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1 August 2003 Active wireless temperature sensors for aerospace thermal protection systems
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Vehicle system health diagnostics is an area where major improvements have been identified for potential implementation into the design of new reusable launch vehicles in order to reduce life-cycle costs, to increase safety margins, and to improve mission reliability. NASA Ames is leading the effort to advance inspection and health management technologies for thermal protection systems. This paper summarizes a joint effort by NASA Ames and Korteks to develop active "wireless" sensors that can be embedded in the thermal protection system to monitor subsurface temperature histories. These devices are thermocouples integrated with radio-frequency identification circuits to enable non-contact communication of temperature data through aerospace thermal protection materials. Two generations of prototype sensors are discussed. The advanced prototype collects data from three type-k thermocouples attached to a 25-mm square integrated circuit and can communicate through 7 to 10 cm thickness of thermal protection materials.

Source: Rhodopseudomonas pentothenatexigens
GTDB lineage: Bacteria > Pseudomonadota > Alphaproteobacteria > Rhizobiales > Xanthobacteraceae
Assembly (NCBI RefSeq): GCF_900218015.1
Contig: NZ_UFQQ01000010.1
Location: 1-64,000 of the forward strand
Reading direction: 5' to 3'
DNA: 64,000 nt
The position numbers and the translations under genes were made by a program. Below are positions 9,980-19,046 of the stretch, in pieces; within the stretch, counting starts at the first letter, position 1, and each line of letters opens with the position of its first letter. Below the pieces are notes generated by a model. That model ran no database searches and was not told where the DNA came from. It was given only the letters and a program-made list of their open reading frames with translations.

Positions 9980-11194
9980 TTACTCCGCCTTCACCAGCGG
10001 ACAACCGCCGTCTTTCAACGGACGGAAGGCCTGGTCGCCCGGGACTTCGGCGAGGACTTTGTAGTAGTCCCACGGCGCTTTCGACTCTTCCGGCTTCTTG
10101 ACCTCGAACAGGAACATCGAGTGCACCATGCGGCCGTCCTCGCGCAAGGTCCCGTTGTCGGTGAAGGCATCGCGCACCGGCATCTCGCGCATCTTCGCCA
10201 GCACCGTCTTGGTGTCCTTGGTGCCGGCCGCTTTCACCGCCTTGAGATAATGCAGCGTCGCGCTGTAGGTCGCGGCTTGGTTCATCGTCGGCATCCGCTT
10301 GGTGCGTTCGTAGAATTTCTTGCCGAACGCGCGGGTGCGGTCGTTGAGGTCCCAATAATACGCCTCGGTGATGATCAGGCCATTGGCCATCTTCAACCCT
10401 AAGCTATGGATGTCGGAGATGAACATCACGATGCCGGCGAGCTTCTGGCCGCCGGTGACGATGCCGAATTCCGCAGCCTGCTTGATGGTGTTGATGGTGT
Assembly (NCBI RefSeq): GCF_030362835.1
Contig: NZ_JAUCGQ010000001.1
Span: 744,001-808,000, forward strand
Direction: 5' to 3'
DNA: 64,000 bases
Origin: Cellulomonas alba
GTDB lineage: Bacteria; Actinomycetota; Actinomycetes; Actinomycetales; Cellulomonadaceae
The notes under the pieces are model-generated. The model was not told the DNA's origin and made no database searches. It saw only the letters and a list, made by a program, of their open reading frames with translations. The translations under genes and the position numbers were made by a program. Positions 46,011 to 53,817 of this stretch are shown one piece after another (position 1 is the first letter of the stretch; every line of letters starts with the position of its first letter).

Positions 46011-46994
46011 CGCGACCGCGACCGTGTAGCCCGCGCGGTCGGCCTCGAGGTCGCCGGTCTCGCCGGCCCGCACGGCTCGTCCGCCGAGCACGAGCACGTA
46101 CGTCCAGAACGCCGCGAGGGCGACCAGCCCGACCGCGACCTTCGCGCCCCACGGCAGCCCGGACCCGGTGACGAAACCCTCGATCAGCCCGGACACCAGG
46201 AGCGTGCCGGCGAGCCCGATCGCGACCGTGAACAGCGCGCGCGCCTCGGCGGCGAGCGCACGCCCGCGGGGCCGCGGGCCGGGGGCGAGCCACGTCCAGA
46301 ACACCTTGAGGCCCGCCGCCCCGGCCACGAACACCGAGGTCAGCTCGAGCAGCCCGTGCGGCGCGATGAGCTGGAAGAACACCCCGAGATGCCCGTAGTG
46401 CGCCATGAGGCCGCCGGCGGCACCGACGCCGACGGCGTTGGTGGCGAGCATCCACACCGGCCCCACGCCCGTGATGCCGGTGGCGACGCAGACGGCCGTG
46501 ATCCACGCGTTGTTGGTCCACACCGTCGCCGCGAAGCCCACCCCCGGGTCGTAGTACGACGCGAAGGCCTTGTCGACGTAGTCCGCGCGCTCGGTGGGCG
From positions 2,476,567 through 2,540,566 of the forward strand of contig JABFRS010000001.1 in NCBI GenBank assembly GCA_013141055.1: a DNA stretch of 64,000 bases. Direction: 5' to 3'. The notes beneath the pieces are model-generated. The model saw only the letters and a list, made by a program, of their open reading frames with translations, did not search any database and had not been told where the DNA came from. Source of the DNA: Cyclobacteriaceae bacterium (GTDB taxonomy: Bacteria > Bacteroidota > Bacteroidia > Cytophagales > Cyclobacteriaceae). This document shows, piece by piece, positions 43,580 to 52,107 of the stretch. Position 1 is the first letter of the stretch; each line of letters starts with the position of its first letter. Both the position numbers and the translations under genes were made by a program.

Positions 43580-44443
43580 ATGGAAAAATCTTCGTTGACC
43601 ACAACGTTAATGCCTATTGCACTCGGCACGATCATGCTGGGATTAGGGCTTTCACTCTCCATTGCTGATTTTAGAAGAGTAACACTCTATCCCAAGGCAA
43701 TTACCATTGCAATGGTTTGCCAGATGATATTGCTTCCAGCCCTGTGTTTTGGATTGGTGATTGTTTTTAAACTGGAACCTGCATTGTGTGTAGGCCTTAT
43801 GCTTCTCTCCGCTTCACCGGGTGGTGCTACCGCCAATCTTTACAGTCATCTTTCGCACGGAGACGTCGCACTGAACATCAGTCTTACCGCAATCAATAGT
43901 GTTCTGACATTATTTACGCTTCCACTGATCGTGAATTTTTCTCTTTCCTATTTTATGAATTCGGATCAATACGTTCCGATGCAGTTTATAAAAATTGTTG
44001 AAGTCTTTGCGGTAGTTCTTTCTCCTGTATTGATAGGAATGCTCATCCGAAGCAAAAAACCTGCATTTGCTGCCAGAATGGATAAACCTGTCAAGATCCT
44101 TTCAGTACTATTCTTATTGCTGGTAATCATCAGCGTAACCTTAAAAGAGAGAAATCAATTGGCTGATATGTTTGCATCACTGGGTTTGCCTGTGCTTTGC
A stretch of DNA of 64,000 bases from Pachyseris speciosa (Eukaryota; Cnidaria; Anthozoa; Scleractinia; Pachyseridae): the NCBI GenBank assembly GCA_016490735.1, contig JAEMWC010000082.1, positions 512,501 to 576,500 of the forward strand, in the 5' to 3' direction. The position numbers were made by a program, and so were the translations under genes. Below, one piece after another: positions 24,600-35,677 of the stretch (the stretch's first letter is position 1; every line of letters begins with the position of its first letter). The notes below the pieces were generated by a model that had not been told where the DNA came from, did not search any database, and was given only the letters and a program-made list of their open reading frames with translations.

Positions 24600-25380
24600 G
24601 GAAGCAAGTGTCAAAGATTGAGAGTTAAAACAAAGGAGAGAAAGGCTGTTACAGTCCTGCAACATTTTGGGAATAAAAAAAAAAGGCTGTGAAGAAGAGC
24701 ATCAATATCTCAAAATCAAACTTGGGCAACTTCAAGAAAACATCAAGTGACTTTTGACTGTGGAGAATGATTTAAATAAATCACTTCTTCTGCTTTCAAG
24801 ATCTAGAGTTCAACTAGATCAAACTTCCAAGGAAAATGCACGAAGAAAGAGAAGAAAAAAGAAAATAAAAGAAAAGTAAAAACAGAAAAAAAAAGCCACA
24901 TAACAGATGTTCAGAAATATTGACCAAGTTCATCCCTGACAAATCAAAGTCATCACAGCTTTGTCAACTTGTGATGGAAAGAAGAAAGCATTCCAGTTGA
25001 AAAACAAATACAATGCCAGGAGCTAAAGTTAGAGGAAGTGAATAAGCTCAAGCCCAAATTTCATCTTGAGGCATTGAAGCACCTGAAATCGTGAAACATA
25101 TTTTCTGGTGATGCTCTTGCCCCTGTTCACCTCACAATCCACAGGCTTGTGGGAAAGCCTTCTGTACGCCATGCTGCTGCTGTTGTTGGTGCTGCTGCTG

© (2003) COPYRIGHT Society of Photo-Optical Instrumentation Engineers (SPIE). Downloading of the abstract is permitted for personal use only.
Frank S. Milos and K.S.G. Karunaratne "Active wireless temperature sensors for aerospace thermal protection systems", Proc. SPIE 5047, Smart Nondestructive Evaluation and Health Monitoring of Structural and Biological Systems II, (1 August 2003);

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